Because the problem isn’t that women are living in close quarters with men, or that alcohol consumption is a part of college life. The problem is that rapists are raping people. I think we should focus on that.

    Would not women be safer if men had less accessibility to them- particularly when the judgment of the women is impaired?

    Yes, women would be safer if they all stayed at home, and never went outside except in the company of a male relative. (Well, maybe not.) But as someone who has already shown a breathtaking lack of sensibility on reproductive health issues, it’s not surprising that you would think to address rape not by reaching out to those who would potentially commit it, but by restricting the lives of those who would be victimized by it.

     

    (I can just see GrayDuck’s anti-crime PSA campaign: "Don’t wanna get robbed? Don’t go outside! Danger—you can’t leave home without it!")

  • grayduck

    Emily Douglas on December 14, 2009 – 2:36pm: "does the CIP report make any recommendations about whether external,
    criminal legal proceedings or internal, disciplinary board proceedings best bring about justice for survivors?"

     

    No, it does not. The reports did not explain why they went to so much trouble to investigate post-secondary policies and procedures regarding rape while almost completely ignoring the criminal justice system.

     

    http://www.abortiondiscussion.com

  • crowepps

    When Golda Meir was Prime Minister of Israel, she was asked to place a curfew on women to end a series of rapes. However, she refused, saying, "But it is the men who are attacking the women.  If there is to be a curfew, let the men stay at home."

    http://virgil.azwestern.edu/~dag/lol/rapemyths.html

  • grayduck

    ProChoiceFerret on December 28, 2009 – 1:04am: "…the problem isn’t that women are living in close quarters with men, or that alcohol consumption is a part of college life. The problem is that rapists are raping people. I think we should focus on that."

     

    So do you oppose all other defensive strategies for stopping crime? For example, do you neglect to lock your doors? Do you oppose security checkpoints in airports? Do you leave valuables in plain view? Do you meet people from the internet in dark, secluded locations?

     

    I do not mean to imply that offensive approaches should not be pursued. However, they are expensive and imperfect and, therefore, should be reinforced with defensive strategies. Giving rapists access to drunk, sleeping college-age women and expecting that a college disciplinary process can deter all rapes does not seem prudent.

     

    http://www.abortiondiscussion.com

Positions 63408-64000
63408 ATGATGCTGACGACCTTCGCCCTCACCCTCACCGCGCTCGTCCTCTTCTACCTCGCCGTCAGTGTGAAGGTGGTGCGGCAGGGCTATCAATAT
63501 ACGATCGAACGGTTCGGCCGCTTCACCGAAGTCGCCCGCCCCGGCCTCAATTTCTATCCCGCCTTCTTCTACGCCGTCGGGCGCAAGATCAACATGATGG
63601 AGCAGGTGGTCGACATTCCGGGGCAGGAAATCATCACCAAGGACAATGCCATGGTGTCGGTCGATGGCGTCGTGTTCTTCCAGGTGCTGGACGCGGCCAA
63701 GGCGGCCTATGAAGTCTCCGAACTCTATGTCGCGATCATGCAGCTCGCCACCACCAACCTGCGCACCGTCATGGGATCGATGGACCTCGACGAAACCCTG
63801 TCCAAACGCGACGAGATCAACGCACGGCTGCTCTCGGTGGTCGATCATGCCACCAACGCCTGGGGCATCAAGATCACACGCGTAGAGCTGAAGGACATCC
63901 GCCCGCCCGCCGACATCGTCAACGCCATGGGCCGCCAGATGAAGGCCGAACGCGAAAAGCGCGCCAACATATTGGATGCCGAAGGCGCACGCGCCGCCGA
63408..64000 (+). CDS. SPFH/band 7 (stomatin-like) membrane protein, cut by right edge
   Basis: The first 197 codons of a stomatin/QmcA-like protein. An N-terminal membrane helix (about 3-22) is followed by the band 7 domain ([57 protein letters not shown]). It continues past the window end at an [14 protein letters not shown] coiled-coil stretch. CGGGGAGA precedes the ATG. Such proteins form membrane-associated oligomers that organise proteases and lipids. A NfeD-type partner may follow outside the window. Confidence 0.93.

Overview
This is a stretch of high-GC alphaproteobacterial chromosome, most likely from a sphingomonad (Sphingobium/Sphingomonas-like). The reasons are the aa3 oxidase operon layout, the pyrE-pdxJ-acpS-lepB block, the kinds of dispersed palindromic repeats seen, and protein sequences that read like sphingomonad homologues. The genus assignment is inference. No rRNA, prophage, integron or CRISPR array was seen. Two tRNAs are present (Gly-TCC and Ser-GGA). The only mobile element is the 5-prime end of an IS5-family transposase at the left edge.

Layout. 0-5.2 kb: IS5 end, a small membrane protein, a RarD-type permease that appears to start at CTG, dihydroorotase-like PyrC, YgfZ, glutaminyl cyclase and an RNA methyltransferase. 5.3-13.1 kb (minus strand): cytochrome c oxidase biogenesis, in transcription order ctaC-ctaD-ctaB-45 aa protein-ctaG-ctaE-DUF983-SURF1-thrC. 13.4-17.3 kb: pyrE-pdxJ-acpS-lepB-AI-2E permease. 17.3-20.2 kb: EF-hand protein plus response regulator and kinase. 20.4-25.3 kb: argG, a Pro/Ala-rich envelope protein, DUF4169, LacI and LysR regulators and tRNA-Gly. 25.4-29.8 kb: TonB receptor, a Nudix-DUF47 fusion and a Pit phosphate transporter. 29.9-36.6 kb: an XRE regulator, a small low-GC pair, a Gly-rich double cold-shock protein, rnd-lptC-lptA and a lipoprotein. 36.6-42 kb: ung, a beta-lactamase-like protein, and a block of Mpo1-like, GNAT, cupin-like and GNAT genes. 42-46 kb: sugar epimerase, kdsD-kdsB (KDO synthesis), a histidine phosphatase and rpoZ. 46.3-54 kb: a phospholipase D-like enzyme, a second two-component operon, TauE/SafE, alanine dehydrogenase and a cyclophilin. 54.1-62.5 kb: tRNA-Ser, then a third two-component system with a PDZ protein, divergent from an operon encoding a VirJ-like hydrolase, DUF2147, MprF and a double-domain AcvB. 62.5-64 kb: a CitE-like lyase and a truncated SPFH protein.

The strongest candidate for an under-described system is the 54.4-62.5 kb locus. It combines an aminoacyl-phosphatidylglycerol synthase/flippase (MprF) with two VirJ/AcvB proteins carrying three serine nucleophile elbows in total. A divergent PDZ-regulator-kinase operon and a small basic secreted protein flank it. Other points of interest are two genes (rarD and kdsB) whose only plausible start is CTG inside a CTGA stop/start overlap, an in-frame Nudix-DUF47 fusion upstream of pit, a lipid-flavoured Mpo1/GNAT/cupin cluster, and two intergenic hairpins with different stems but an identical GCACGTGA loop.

• crowepps

    Since it is only a small portion of the male college population who takes advantage of that access to drunk, sleeping women, perhaps the college should use the defensive strategy of decreasing the pool of possible rapists by doing psychological assessments of male applicants and refusing to accept those who are too psychologically immature to understand the concept of controlling their own behavior or admitting them as special students kept segregated in a special high security dorm where they can do remedial ‘growing-up’ classwork.  Then the majority of the students, the women and the men who have internalized the concept of consent, can all safely get on with their education.

     

    The crime of rape should not be dealt with through "college disciplinary policies" but instead such accusations should be processed immediately by real cops preparing for real trials resulting in real prison terms.  Serious assaults and murders aren’t dealt with through "college disciplinary policies" and rape is no less serious.

  • grayduck

    ProChoiceFerret on December 28, 2009 – 1:04am: "Yes, women would be safer if they all stayed at home, and never went outside except in the company of a male relative."

     

    I am not proposing that women never leave home, I am suggesting that women not share their homes with drunken rapists and accept (potentially laced) drinks from those rapists.

     

    "But as someone who has already shown a breathtaking lack of sensibility on reproductive health issues, it’s not surprising that you would think to address rape not by reaching out to those who would potentially commit it, but by restricting the lives of those who would be victimized by it."

     

    Are you suggesting that using scientific research to guide public policy is not sensible? Why not?

     

    Your choice of words is striking. Why would we "reach out" to rapists rather than hunting them down and imprisoning them? Are you suggesting that rape is inconsequential or that rapists are good people at essence?

     

    http://www.abortiondiscussion.com

  • crowepps

    You must have missed the absolutely vital word "potential" in the sentence.  If we’re going to imprison all the POTENTIAL rapists, there wouldn’t be any men out walking around free at all.